I’ve been asked to review 24 Bones by Michael F. Stewart as part of the author’s book tour with Tribute Books. I read the novel a couple weeks ago and the story is still in my mind so I didn’t have any trouble writing the review.
This is how the publisher summarises the book:
“Every five hundred years the phoenix dies.
Samiya, born-into-shadow, is soon to battle her born-into-light brother. Abandoned by their parents, neither wishes to play the preordained role of beast and hero. When their loved ones are taken hostage, they are forced to follow the path laid out in myth, culminating in a battle first fought six thousand years ago in ancient Cairo. A mythic clash where one defeats the other and both become gods.
To break free from their fates, Samiya and her brother must unravel a mystery twisted by cults, greed, and magic. But myth is a powerful force and failure to live up to it may not only destroy their lives but the lives of the ones they love most.
When the phoenix dies, the only certainty is flames.”
Can a dark tale be magical? 24 Bones is very dark in places but Stewart has created such a vivid, intriguing world that I found even the dark side magical. From an evil underworld in the City of the Dead to the desert monastic retreat of the Companions to modern Coptic Cairo to the Pyramids, Stewart brings both the real and the imaginary places to life. I’ve never been to Egypt but I would love to see the places that are now in my mind.
The story is grounded in Egyptian myth and the idea that there must be evil to counterbalance good and that this balance must be maintained. From this premise Stewart develops the struggle between the three groups who people the story: the evil Shemsu Seth, the good Shemsu Hor and the Sisters of Isis, nuns who are meant to maintain the balance but actually have their own agenda. Many characters are not completely black and white though and there are struggles within individuals as well as between the groups, adding depth to the tale. Stewart expresses the concepts of heaven and hell as Fullness and Void. Interestingly Void is not actually evil but a place of chaos and animal behaviour without conscience. In a poignant scene Samiya’s lover, Faris is lost to Void and she finds him left as a mindless shell only capable of animal-like responses while his spirit, personified as a lion, roams unfettered by human morals.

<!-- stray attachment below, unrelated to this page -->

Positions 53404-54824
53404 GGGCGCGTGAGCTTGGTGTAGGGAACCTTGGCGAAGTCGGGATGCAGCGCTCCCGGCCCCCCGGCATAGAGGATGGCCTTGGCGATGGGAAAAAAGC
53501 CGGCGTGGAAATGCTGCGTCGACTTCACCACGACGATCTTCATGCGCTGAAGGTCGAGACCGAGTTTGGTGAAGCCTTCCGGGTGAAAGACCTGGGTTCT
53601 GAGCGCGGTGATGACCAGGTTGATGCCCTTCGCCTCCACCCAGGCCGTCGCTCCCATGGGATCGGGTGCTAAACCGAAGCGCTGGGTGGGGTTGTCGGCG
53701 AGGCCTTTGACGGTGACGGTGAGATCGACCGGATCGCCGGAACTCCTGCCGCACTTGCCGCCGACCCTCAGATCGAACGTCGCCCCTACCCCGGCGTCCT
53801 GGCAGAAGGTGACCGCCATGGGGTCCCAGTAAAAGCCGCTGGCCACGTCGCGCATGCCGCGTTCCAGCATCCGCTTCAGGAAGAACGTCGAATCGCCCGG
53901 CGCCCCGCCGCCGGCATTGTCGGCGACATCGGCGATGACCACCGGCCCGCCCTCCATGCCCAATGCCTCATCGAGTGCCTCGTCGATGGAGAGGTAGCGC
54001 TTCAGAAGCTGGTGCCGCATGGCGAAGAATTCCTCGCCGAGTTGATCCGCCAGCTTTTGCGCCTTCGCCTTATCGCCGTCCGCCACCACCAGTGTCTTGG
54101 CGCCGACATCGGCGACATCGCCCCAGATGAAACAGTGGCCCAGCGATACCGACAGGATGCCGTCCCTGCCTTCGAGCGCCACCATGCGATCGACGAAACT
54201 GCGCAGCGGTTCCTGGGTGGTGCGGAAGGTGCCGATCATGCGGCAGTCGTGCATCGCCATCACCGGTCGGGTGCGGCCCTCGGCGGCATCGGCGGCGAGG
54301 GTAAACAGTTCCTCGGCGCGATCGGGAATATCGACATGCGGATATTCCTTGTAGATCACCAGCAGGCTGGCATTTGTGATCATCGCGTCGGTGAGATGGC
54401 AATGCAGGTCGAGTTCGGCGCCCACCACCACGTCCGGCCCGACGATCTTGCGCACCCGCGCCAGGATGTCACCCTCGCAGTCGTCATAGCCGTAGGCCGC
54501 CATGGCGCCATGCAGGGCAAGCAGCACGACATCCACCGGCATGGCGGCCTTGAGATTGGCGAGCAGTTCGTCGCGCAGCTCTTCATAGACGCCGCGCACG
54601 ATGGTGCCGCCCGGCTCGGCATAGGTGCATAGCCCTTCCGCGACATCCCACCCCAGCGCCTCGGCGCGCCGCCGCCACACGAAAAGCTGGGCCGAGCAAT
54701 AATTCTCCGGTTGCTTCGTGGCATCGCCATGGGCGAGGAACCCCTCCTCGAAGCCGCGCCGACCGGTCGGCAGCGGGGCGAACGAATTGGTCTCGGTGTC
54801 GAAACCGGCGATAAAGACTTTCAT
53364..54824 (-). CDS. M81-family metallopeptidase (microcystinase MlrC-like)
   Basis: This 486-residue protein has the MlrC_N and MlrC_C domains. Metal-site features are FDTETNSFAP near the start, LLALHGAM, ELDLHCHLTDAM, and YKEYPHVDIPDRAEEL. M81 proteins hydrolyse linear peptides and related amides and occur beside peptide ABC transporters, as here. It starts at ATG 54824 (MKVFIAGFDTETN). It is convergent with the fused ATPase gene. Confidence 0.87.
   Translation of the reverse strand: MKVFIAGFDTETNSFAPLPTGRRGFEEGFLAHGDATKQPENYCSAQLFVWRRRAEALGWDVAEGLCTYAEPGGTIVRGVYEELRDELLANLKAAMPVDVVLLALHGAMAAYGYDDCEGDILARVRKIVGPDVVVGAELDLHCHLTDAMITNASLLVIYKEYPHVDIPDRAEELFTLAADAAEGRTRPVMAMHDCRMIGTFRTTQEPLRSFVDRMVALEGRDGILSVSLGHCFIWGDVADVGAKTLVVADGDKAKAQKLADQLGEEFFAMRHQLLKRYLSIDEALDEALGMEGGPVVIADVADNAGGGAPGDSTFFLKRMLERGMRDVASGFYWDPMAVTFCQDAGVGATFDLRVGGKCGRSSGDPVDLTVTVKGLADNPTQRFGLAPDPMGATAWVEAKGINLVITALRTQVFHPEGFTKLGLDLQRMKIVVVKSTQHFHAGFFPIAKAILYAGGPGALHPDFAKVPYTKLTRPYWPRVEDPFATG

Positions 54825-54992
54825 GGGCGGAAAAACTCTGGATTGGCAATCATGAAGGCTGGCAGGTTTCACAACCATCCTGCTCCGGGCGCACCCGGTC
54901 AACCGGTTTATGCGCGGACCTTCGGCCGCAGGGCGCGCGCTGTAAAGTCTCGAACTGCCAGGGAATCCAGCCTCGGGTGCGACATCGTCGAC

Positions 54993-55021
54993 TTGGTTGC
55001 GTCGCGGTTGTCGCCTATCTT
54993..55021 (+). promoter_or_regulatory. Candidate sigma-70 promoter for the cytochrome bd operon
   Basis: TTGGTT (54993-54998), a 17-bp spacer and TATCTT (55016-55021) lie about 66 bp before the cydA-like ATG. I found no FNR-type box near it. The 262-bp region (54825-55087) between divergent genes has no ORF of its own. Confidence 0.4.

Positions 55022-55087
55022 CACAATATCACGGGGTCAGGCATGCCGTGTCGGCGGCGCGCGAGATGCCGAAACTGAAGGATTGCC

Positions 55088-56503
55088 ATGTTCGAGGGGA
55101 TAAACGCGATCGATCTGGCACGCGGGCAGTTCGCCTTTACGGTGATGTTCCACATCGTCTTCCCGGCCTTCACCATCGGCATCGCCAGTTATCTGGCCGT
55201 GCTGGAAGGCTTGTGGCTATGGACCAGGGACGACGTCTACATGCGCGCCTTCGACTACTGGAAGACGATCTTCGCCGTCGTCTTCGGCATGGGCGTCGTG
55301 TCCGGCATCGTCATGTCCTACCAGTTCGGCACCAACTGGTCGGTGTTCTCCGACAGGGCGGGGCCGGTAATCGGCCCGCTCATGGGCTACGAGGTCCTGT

I was intrigued by the way Stewart links the Egyptian myths with elements of Coptic Christianity, inferring that the Christian tradition is an extension of ancient Egyptian beliefs. Whether this is indeed true doesn’t matter, he has skilfully developed the link between them so that the reader believes this in the context of the story.
Although the plot is entwined with Egyptian myth, the reader does not need to have a prior understanding of these myths to enjoy the story. Stewart sets out his world clearly and reveals everything the reader needs to know. The novel is also an engaging fantasy, even without its links to mythology, as Stewart has created a fully developed world that can stand on its own.
It wasn’t just the world that Stewart created that I enjoyed. I found many of the characters memorable. Samiya and David, the main characters are well developed, with internal conflicts that add depth and believability to them. I liked the way that Stewart sets David on a path toward destruction through his growing desire for power. It wasn’t what I expected or hoped for him but it unfolded naturally.
When I find myself caring what happens to characters and agonising over their choices, as I did while reading 24 Bones, I know a novel has touched me. It stimulated my imagination and my emotions. And that’s what a good book should do. I found this a gripping story and I have no reservations recommending it to anyone who enjoys fantasy novels or just a good story.
To find out more about Michael F. Stewart visit his website and his Goodreads page. To learn more about 24 Bones visit its Amazon page.
About Michael F. Stewart:
After crewing ships in the Antarctic and the Baltic Sea and some fun in venture capital, Michael anchored himself (happily) to a marriage and a boatload of kids. Now he injects his adventurous spirit into his writing with brief respites for research into the jungles of Sumatra and Guatemala, the ruins of Egypt and Tik’al, paddling the Zambezi and diving whatever cave or ocean reef will have him. He is a member of the International Thriller Writers and SF Canada, and the author of the Assured Destruction series, 24 Bones, The Sand Dragon, Hurakan, Ruination and several award winning graphic novels for young adults.
Dianne, thank you for the wonderful review and recommendation. It’s so very much appreciated. If you or your readership has any questions, I’ll be sure to follow up.
Dianne, I can tell you really enjoyed Michael’s book. There are so many great lines to pull from your review to share on Facebook and Twitter. I had a hard time choosing just one! 🙂
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